Can't you just look at your Facebook settings to see what information is available to other people who are logged in to Facebook?

    • by Anonymous Coward on Tuesday June 14, 2011 @11:38AM (#36437806)

      I thought Facebook had a "view your profile as..." and options being Friend, Facebook user, Public? I remember something like that back when I had an account. Did they remove it?

    • by Nick Fel (1320709) on Tuesday June 14, 2011 @11:40AM (#36437858)
      Yes. You can even preview your profile through the eyes of a non-friend or any one of your friends (though not friends of friends or people in your network, who might see more info than a total stranger). Most people won't know about this, due to Facebook's Byzantine privacy settings. But those people probably won't Google it either.
      • by Anonymous Coward on Tuesday June 14, 2011 @12:14PM (#36438318)

        Byzantine privacy settings? Get over yourself. It's three clicks out from your home page. I don't know of a single page where it's any easier to see your privacy settings from. Facebook did their part, they can't be accountable for the kinds of morons who don't know how to even send someone a message with personal information instead of posting it on their wall.
         
        What you're belly aching about is the same thing as the nanny state wanting to save us from ourselves. People are dumb, no one is ever 100% safe. Maybe that's a good thing.

    • by protactin (206817) on Tuesday June 14, 2011 @11:53AM (#36438058) Homepage

      Yes.

      Privacy > Customise Settings > Preview my Profile [facebook.com].

      By default it shows what "most people" (i.e. strangers) see. You can then customise it for individual friends on your list.

    • by Shimmer (3036) <brianberns@gmail.com> on Tuesday June 14, 2011 @12:05PM (#36438196) Homepage Journal

      > Can't you just look at your Facebook settings to see
      > what information is available to other people who are
      > logged in to Facebook?

      Yes, if you trust Facebook to show you *exactly* what other people see. Personally, I would prefer a 3rd party to do this.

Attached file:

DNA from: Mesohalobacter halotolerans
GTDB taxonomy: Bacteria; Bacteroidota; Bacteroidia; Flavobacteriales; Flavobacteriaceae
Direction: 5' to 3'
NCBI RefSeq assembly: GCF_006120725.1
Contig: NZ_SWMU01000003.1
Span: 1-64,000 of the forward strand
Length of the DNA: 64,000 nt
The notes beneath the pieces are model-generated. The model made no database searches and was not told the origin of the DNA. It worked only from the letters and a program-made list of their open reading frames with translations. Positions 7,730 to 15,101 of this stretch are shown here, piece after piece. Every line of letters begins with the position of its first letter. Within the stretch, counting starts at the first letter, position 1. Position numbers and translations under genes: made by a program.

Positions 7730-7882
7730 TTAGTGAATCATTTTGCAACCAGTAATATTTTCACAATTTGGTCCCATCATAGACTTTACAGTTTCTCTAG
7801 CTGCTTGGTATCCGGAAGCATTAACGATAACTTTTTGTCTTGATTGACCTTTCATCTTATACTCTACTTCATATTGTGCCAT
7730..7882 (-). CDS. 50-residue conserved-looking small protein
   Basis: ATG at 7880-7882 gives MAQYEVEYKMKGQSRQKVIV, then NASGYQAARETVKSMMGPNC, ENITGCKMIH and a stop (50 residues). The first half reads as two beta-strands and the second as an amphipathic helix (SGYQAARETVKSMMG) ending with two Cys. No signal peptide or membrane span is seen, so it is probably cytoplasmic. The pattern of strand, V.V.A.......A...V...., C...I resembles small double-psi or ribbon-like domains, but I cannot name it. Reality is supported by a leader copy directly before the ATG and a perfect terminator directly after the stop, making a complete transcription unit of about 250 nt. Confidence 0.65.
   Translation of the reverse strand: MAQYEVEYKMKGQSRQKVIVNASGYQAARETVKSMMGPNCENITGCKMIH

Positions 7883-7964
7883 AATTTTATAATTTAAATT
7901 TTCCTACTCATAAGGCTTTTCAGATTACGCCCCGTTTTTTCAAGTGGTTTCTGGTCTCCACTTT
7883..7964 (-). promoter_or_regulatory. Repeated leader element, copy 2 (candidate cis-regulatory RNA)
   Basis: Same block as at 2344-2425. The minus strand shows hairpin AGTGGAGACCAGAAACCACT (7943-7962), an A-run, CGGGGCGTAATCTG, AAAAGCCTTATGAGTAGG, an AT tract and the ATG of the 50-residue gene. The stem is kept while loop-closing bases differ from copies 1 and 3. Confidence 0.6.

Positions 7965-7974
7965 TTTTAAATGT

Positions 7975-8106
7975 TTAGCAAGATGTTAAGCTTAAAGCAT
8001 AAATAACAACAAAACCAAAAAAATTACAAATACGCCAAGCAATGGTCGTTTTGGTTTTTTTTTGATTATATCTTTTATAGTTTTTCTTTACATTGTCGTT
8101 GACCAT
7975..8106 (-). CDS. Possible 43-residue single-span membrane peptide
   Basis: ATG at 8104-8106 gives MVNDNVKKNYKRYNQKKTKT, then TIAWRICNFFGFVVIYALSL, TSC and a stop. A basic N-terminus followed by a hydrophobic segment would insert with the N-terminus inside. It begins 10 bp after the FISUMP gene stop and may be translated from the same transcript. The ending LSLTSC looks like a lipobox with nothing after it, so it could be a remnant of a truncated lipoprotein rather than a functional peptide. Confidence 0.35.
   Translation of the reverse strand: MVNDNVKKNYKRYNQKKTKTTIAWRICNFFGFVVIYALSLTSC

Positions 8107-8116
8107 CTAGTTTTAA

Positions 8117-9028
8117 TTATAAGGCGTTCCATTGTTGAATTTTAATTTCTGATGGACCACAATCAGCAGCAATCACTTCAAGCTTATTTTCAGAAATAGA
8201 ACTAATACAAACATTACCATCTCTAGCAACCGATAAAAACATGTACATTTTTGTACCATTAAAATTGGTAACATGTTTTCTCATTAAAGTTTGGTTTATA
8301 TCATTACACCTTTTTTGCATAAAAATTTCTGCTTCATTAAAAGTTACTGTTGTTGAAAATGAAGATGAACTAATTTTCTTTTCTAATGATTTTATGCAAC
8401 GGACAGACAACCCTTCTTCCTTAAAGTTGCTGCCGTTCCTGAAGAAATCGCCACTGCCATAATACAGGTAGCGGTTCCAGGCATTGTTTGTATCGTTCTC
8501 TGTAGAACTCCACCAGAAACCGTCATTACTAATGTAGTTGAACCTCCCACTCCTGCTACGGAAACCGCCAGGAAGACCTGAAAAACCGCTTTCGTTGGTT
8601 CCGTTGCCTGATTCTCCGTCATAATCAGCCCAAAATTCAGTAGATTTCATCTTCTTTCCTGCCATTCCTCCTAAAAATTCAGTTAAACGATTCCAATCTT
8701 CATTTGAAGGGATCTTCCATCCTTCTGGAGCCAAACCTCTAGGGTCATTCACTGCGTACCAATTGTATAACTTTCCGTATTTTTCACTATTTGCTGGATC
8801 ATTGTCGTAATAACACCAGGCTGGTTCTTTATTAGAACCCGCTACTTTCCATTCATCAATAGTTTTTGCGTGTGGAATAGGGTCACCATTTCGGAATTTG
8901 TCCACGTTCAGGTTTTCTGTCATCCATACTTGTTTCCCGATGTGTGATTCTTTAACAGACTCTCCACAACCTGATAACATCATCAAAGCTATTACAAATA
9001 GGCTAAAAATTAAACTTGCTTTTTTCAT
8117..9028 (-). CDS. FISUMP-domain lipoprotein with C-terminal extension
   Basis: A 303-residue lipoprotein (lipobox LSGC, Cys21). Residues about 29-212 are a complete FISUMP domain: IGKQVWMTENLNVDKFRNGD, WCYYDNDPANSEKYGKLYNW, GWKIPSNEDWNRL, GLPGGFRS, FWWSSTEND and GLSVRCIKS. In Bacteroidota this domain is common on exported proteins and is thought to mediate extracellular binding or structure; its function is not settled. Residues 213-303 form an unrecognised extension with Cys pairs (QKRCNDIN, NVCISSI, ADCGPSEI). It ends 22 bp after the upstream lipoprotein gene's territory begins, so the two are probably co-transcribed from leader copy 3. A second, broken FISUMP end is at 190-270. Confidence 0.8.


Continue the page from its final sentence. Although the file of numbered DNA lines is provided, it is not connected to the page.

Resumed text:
• by InsaneMosquito (1067380) on Tuesday June 14, 2011 @11:36AM (#36437772)
    Using this logic, Google should be given an account to every forum, every blog, every tube site, every system with a login so that users can see if they are talked about some where on the internet. Sounds like a stupid idea. Why should they be able to log into Facebook when they can't log into that small little web forum?
  • After all, many of them are just fake accounts to help generate credits for facebook games.

    And then you have to add the multiple shill accounts that companies like my former employer, starmedia [starmedia.ca] created and used in what must be one of the lamer attempts to create "buzz".

    Throw in the bot accounts, that you can get to "follow you" for under a penny a piece in bulk (search for "buy facebook fans" - another of their scummy practices that I had to laugh at)

    Last, we have the "real dummy" accounts - you know, the ones that are used to post all sorts of inanities, and the reason why most facebook posts are never seen by human eyes.

  • by bluefoxlucid (723572) on Tuesday June 14, 2011 @11:45AM (#36437924) Journal

    In that scenario, even if a document listed in robots.txt contains personal information about someone, there's no argument that "someone could find it anyway by searching, so Google is doing you a favor by listing it," because nobody would be able to find it by searching unless Google lists it.

    Which is why you download robots.txt when you want to hack a site. Oh, look, this file contains the root password? ssh ... oh that worked. :D Yes this has happened a lot.

    • by Anonymous Coward on Wednesday June 15, 2011 @07:18AM (#36448490)

      Which is why you download robots.txt when you want to hack a site. Oh, look, this file contains the root password? ssh ... oh that worked. :D Yes this has happened a lot.

      Read what you're quoting:

      In that scenario, even if a document listed in robots.txt contains personal information about someone,